> >
      > >
      > >
      > > --------------------------------------------------------------------
      > ----------
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      >
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    • Keith Wright
      Ann, it s very kind of you to say so but I d be entering the realms of speculation and copying the style of books I abhor if I even attempted it! I ve
      Message 2 of 19 , Jun 8, 2004
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        Ann,
         
        it's very kind of you to say so but I'd be entering the realms of speculation and copying the style of books I abhor if I even attempted it!  I've followed CLD around the British isles for years trying to see what he saw and sat in record offices for hours trying to understand his ancestry etc. and in the end he always eludes me.  I'm not alone in that but I hope I just have enough common sense to realise it and keep my pen off the paper in needless speculation. My ancestry info will, however, be published in the Carrollian's next issue and that's as far as I will go with it. I just got interested in that subject although it explains very little, if anything, about him and his works but, as a Yorkshireman, I was pleased to find that the Dodgson family were from solid Yorkshire farming  stock!  The most revealing piece is,  think, his grandfather's will - obviously written by a man who knew he was probably going to die the next day.  Real melodrama!  It will be quoted in my piece in full, except for where I could not decipher it!
         
        I was going to do a guide to the CLD places but Charlie Lovet beat me to it - he didn't do it as well as I would, being a stranger to these shores, and it should have been in colour, but nevertheless it's been done.  Kate keeps on at me to write it even now but the moment has passed.
         
        There's a lot of folk like me beavering away - Maurice Taylor for instance in Ripon is doing a great job and he even has an exhibition set up near the cathedral - one I urge anyone within the UK to visit.  I've done a booklet on Daresbury, mainly about the church his father preached in, which I give to any visitors, LC minded or otherwise, who visit the place. I am happy to give tours around Daresbury should anyone be interested in that, sometimes difficult to fit things in though, as Richard on our list will tell you!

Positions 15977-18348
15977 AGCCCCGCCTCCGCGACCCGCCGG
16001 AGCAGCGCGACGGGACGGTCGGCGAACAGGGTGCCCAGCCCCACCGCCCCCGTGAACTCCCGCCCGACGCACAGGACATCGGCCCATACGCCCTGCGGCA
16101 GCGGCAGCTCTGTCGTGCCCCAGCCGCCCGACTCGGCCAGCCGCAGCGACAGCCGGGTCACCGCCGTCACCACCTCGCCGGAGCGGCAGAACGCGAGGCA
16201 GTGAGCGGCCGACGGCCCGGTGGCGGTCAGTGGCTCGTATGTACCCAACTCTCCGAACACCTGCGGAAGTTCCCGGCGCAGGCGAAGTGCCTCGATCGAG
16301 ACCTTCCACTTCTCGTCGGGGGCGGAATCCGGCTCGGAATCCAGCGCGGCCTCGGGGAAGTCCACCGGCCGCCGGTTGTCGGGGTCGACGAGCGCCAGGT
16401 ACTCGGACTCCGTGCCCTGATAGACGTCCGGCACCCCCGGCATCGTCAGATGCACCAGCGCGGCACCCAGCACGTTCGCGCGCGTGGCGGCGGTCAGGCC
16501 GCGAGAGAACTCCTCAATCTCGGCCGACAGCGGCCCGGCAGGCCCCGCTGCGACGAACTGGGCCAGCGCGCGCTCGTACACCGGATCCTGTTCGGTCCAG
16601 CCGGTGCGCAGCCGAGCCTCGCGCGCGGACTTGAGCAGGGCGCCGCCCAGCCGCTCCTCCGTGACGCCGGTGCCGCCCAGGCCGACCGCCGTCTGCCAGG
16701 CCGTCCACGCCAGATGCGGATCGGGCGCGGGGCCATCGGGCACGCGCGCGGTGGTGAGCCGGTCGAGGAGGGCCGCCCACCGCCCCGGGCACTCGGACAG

Incidentally, one thing I came across which puzzles me is that Daresbury was a poor parish and Croft was a rich one, according to all we know, but CLD's father worked exceedingly hard in Daresbury but had relatively little to do in Croft!  A reflection of the wealth of the parish perhaps rather than the number of inhabitants!
         
        Keith w 
         
         
        ----- Original Message -----
        Sent: Monday, June 07, 2004 10:14 PM
        Subject: Re: [lewiscarroll] Carroll's Thoughts

        Kate, I was thinking this very thing! So I'm glad you said it. I would love to see your book, too, Keith.
        AnnOxford



        On Monday, June 7, 2004, at 07:14 AM, Kate wrote:

        Thanks Keith - plenty of food for thought there.  I actually don't know why you don't write a bio of Carroll - you have so much factual information there that its a pity to go to waste. 
      • mikeindex2001
        For me the odd thing about his argument in favour of inherited wealth is that it s possible to construct a much better one than he did, and knowing his powers
        Message 3 of 19 , Jun 10, 2004
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          For me the odd thing about his argument in favour of inherited wealth
          is that it's possible to construct a much better one than he did, and
          knowing his powers of logical analysis it seems hard to believe he
          couldn't see that too. I wonder why he opted for a weak case when
          there was a better one to be had? Maybe he was just blinded by an a
          priori belief, or is it possible he was deliberately creating a weak
          and false argument to see what responses he got? He seems to have
          enjoyed teaching by provocation rather than example after all

          Mike



          --- In lewiscarroll@yahoogroups.com, "Keith Wright" <keith@c...>
          wrote:
          > Mike,
          >